Two of your works (Sztvo mixtape Live The Swamp and your track Voronina on British label Bokhari Records) are associated with the topic of swamps. What’s so special about the swamp?
There’s no direct link between these two releases, it just so happened that the cassette series that includes my track is called Swamp Tapes. However, there is definitely a stylistic connection. Speaking of our mixtape, I once went to visit David from 20ft radio, put on this record, and he called it “pastry in a swamp” at once, so the swamp thing stuck. Speaking of the idea of the swamp in general, to me, it is something multilayered, psychedelic, a kind of trippy object, in audial context primarily. The swamp is a proper ecosystem, you can watch it and listen to it for hours.
A lot of your tracks feature nature field recordings, and you often go off into the wilderness with an audio recorder. Why is it so important for you to include organic soundscapes in your music?
By far, the best pastime is outdoors. I am very addicted to nature, and try to get away every time I can. I use field recordings in almost every track, I have a lot of them, and constantly expand my collection. It's like a quest, a game that you invent for yourself while looking for new sounds. And these sounds are an integral part of my workflow. I work a lot with audio in general, but natural soundscapes add atmosphere, structure, and diversity to the tracks.
The mixtape Live The Swamp and your EP Sztvo1 are quite different stylistically: the first is abstract and the second is quite dancefloor-ready. They are both released as Sztvo, though. What unites them?
We originally recorded a release where we just had the intention of making unconventional dance music. Then we came up with a release made from our other recordings from different periods: we put together different tracks, resampled all that and ended up with the mixtape Live The Swamp. They both share the same audial signature, you can definitely feel that during close listening.
And how did you record your EP? How do you both get around writing music in general?
We have two ways of collaboration. The first one is when we work together, this happens not so often since we are in different cities — I am based in Kyiv, and Nikita lives in Poltava. The second one is when one of us records a project and sends it to another for an update. In general, this is a step-by-step process, we do not divide roles, we just sit down, start doing something, add, edit, etc. We started writing our EP at my grandmother’s place. Her private house is divided into two parts, we occupied one of them, brought the monitors, opened our laptops and began writing tunes. We had, like, four night-long sessions, during which we accumulated a few projects and then worked remotely, sending materials to each other.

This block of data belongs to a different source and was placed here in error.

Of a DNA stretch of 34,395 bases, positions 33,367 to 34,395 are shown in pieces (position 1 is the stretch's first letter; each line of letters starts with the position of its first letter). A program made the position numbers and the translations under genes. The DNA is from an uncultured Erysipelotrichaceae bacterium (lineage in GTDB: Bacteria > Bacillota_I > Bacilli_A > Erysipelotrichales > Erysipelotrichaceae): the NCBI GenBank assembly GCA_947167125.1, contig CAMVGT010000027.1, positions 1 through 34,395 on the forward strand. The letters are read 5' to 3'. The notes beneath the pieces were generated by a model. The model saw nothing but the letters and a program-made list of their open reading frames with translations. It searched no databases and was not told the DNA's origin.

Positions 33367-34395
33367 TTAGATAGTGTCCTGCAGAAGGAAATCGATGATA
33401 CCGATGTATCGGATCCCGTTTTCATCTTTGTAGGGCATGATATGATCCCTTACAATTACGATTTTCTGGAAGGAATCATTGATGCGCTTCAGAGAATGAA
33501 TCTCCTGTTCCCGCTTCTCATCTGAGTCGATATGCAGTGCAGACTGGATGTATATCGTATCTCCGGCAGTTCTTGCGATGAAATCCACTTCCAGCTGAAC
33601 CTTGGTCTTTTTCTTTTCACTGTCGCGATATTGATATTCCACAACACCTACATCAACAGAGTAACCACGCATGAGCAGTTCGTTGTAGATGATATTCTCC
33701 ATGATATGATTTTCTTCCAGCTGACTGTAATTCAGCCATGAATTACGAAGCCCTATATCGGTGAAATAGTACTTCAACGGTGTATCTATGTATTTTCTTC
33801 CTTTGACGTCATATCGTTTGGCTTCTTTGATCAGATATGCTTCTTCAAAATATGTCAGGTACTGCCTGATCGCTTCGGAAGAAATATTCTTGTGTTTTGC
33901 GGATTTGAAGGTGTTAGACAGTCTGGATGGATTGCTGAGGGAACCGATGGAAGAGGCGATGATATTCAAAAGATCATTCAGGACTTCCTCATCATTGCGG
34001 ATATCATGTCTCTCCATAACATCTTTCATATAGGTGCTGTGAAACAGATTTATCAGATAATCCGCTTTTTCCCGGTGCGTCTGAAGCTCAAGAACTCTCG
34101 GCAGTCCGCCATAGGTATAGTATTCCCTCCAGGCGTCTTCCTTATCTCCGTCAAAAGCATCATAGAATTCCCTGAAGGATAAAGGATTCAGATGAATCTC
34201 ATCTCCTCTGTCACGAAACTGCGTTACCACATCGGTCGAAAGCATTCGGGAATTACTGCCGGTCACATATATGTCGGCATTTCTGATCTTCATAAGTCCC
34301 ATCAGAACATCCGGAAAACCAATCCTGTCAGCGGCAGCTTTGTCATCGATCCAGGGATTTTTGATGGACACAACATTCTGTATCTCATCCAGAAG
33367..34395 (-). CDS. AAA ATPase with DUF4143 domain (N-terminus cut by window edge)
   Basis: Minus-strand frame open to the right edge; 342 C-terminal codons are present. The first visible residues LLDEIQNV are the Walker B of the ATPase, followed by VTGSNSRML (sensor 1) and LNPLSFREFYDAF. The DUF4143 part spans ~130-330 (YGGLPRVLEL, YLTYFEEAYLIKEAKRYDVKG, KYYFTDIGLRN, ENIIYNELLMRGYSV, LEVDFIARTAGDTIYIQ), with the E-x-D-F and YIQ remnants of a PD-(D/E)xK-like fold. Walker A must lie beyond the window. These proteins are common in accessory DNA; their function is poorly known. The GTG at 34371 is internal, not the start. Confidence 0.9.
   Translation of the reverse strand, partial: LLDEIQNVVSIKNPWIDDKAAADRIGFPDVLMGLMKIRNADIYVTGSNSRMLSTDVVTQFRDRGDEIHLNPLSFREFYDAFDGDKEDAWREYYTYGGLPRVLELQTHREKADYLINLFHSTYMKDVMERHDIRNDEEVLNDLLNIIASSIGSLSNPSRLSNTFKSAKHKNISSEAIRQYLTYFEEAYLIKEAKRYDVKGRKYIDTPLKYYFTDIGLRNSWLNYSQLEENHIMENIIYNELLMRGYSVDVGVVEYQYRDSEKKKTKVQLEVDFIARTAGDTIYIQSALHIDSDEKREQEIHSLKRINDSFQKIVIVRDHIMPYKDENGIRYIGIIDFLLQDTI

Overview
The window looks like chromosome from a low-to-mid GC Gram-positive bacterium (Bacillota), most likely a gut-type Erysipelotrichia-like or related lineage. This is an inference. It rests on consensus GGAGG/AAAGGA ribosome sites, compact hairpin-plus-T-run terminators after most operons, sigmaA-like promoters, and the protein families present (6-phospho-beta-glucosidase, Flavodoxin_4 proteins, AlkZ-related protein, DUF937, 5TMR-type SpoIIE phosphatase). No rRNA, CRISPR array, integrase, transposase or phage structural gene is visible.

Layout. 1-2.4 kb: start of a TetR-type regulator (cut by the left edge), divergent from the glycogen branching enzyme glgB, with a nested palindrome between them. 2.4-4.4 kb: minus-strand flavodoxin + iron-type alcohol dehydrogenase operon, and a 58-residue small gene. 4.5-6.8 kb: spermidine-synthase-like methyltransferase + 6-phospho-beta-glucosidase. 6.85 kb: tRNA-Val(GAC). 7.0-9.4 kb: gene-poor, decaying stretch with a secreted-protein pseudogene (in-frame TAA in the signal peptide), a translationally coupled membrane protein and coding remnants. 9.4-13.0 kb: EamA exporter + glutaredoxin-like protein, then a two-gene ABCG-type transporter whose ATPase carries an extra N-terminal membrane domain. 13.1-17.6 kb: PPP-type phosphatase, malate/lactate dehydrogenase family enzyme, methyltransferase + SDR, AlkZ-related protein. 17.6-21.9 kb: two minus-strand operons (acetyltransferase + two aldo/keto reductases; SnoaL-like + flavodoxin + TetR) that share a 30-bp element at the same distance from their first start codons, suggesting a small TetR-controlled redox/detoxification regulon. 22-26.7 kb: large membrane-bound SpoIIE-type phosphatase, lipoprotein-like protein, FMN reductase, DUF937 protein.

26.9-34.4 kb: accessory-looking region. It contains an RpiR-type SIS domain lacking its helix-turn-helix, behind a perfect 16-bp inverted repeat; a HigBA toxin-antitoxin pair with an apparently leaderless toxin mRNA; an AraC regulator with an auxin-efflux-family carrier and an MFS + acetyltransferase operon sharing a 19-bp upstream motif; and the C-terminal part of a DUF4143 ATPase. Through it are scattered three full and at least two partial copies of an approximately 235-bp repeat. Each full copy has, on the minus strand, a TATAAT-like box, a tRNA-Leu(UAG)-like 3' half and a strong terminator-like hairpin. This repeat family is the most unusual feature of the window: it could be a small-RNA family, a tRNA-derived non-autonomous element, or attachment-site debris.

Pep Gaffe has a studio in Kyiv. Perhaps it would be easier to write Sztvo1 EP there, though?
In terms of convenience, it’s not that important, for I can comfortably write music at home as well. Sure, when you are in the studio, you should be more motivated, but in reality, in our studio, the main thing is communication and interaction. When you are there with your friends, you usually just want to listen to some cool records, talk about music and about how you’re going to make a new album tomorrow. This often ends with collaborations or just jams, but in any case, the main thing is that you share your experience and get feedback.
So, for you, studio time is not only for literally recording but also for developing your sound through communication with other musicians, isn’t it?
Writing tunes is a lot of fun, sure. However, you know, I still feel a bit uncertain about what I'm doing. I cannot clearly describe what exactly I want my sound to be like, although I understand that in any case, I have already developed a certain style and usually stick to it, be it rhythmic stuff or something more laid-back. Of course, my music reflects the times we live in, my experiences, changes in my mood, and my overall understanding of the world. And in general, my music is rather melancholic, but it doesn't convey any specific idea for now.
However, it is evident that your sound has been undergoing a transformation recently, and your music is quite different to what you have been doing a couple of years ago.
I started writing music relatively recently, about four years ago. Every year, my skills improve, I am developing myself, and it directly affects how everything sounds. And yet, transformations also happen because of the music I listen to — I'm very impressible. Now I have a general idea of what I would like to hear as a result, but it is too early to speak about it — I haven’t put out my solo record yet.
When should we expect it, then?
I’m going to finish a small release for Pep Gaffe by the end of this winter. No spoilers, you’ll hear everything yourselves soon enough.